In a previous article in this series, my colleague Jörg Junghanns described the effect of increasing demands for customization on the role of the demand planner. He also raised the point that planners are set to become more strategic and less transactional, and in this piece, I’d like to expand on that point.
The supply chain is sometimes seen as a distinct and discrete part of the enterprise, but I would argue that, on the contrary, it plugs into and is affected by just about every part of the organization. That’s why demand planners wear so many metaphorical hats, and why they also have so many metaphorical pairs of hands: they need to think and act with the experience of, and from the perspective of, colleagues across the business.
The value of data
As digital transformation establishes itself across the commercial world, demand planners will need to be able to form a partnership not just with their peers in related parts of the organization, but also with technology, so as to leverage the benefits of augmented or applied intelligence in order to support the human imagination. They will be able to separate the “robot” within, meaning they can identify candidate processes for automation, and focus on the exceptions or on more value-added activities.
As part of an established managed service offering, one of the directions in which we see this going is that the value of the data at the root of business systems will, if anything, grow still greater. The analytics and routine processes applied to that data within demand planning will be run by the business services team, and their results or insights will be used and developed by the planner over a period of time. Of course, before this can happen, a basis of trust about performance will need to have been established.
In the long run, the focus is not so much on reducing planning costs or even on delivering round-the-clock support, but on providing competitive advantage in improving KPIs in areas such as reducing forecast errors, improving service levels, and shortening lead times.
Universal resourcing planners
Indeed, demand planners will evolve into something more like supply chain network planners – or Demand Planner 2.0, as I like to call them – who have visibility across the end-to-end supply chain, and who are not constrained by functional, process, or technology siloes. They will know or have insights into the ramifications of decisions made upstream on downstream processes – for example, the impact on supply or inventory of changes in demand forecast, in real time as well as in future scenario planning.
These are people whose intelligence, insights, and creativity will be harnessed to a degree beyond anything hitherto. They will be analytically minded, making sense of the data, and they will able to deal with ambiguity. Indeed, data science and analytics will be woven in at every step. They will be digitally savvy data scientists who can model algorithms and manage alerts and exceptions, and who can establish parameters that help to automate processes and decision-making planning systems. They will be at ease with, and able to talk the language of, different stakeholders including colleagues in finance, IT, and sales and marketing. They will also be able to work in an orchestrated manner with machine-based processes to optimize overall performance.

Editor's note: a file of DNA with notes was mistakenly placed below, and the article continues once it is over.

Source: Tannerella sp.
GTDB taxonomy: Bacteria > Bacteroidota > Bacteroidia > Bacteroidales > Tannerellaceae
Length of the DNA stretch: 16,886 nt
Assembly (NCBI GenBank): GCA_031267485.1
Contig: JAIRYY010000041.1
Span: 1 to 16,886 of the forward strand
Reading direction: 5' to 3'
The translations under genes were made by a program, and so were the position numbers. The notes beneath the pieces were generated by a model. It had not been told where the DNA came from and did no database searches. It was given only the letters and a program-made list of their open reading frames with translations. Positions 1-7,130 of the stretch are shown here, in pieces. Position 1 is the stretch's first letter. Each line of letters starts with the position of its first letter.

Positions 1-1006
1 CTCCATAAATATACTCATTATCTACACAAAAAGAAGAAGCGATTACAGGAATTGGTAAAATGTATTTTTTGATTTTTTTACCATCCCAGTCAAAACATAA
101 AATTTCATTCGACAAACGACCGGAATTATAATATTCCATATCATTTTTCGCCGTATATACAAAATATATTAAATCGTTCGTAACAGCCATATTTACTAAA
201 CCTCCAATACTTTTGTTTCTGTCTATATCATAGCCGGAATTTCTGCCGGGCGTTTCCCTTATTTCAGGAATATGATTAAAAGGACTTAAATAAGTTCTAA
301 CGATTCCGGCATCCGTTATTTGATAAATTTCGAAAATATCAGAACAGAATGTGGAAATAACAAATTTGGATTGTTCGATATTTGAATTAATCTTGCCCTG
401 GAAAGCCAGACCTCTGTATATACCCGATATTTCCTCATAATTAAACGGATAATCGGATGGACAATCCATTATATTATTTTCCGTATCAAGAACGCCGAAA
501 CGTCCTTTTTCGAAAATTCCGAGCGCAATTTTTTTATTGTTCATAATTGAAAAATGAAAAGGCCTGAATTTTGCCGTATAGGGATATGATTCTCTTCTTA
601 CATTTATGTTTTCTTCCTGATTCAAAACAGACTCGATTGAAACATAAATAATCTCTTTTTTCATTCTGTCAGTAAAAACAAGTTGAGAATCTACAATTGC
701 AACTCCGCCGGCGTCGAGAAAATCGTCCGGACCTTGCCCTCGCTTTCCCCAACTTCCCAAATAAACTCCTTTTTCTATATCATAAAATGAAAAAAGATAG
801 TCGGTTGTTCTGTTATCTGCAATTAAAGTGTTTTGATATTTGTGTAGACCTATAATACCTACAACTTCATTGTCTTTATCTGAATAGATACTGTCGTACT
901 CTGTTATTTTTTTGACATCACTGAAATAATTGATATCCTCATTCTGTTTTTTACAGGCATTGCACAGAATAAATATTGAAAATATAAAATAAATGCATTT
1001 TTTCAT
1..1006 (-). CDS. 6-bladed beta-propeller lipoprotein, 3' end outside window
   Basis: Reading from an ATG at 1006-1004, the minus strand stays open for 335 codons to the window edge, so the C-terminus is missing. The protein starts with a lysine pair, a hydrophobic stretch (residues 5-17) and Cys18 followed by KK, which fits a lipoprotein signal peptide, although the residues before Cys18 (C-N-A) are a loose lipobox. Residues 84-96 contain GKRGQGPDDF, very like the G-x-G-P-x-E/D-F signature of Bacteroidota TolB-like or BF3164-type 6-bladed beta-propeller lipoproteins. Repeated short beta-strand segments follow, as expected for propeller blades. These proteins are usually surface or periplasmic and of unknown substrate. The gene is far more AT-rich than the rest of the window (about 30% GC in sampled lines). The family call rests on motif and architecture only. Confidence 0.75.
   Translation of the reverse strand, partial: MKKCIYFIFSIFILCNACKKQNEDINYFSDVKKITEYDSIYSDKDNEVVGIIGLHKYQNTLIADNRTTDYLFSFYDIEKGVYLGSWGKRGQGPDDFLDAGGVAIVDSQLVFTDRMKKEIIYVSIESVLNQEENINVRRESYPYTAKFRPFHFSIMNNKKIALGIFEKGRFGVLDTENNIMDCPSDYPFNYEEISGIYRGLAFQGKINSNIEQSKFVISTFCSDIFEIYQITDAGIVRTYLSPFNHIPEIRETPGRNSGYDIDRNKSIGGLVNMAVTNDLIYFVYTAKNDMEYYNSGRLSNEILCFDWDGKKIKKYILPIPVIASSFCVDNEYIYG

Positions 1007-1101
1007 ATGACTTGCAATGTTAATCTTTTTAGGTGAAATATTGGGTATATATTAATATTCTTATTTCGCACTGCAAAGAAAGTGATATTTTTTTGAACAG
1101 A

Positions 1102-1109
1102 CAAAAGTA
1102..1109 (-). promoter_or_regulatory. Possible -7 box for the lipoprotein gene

A roadmap to success
How can companies chart a route in this direction? A good starting point might be to define the vision for the entire supply chain and the team that will manage it in future, and then identify what planning capabilities would be required to achieve the vision.
Capgemini’s center of excellence model is aligned with this enterprise-wide approach to supply chain planning activities. As the majority of the routine processes will be automated in future, the need for knowledge and for sharing best practice between team members will be critical. This means that the right supply chain talent can be collated to support the entire enterprise, obviating the current need for a planner to be physically present at a particular supply chain node (such as a factory operation, a warehouse, or a retail location).
Indeed, in a digital transformed business environment, the demand planners of the future can operate from the center of excellence – or indeed, from anywhere. After all, by then they will have evolved into universal resourcing planners. Universal – and ubiquitous…
Learn more about how Capgemini’s Demand Planning offering puts your customers at the very center of our solution, opening your channels to new, innovative business models that can lead to increased revenue, profitability, and working capital, as well as enhanced customer satisfaction.
To learn more about how Capgemini’s Digital Supply Chain Practice can increase your competitive advantage by strengthening your business drivers and focusing on your end customers, contact: firstname.lastname@example.org
Nilesh Kulkarni leads the Digital Supply Chain Solutions team for North America. He is an accomplished supply chain operations and change management leader, with over 14 years of experience in leading strategy and transformation initiatives.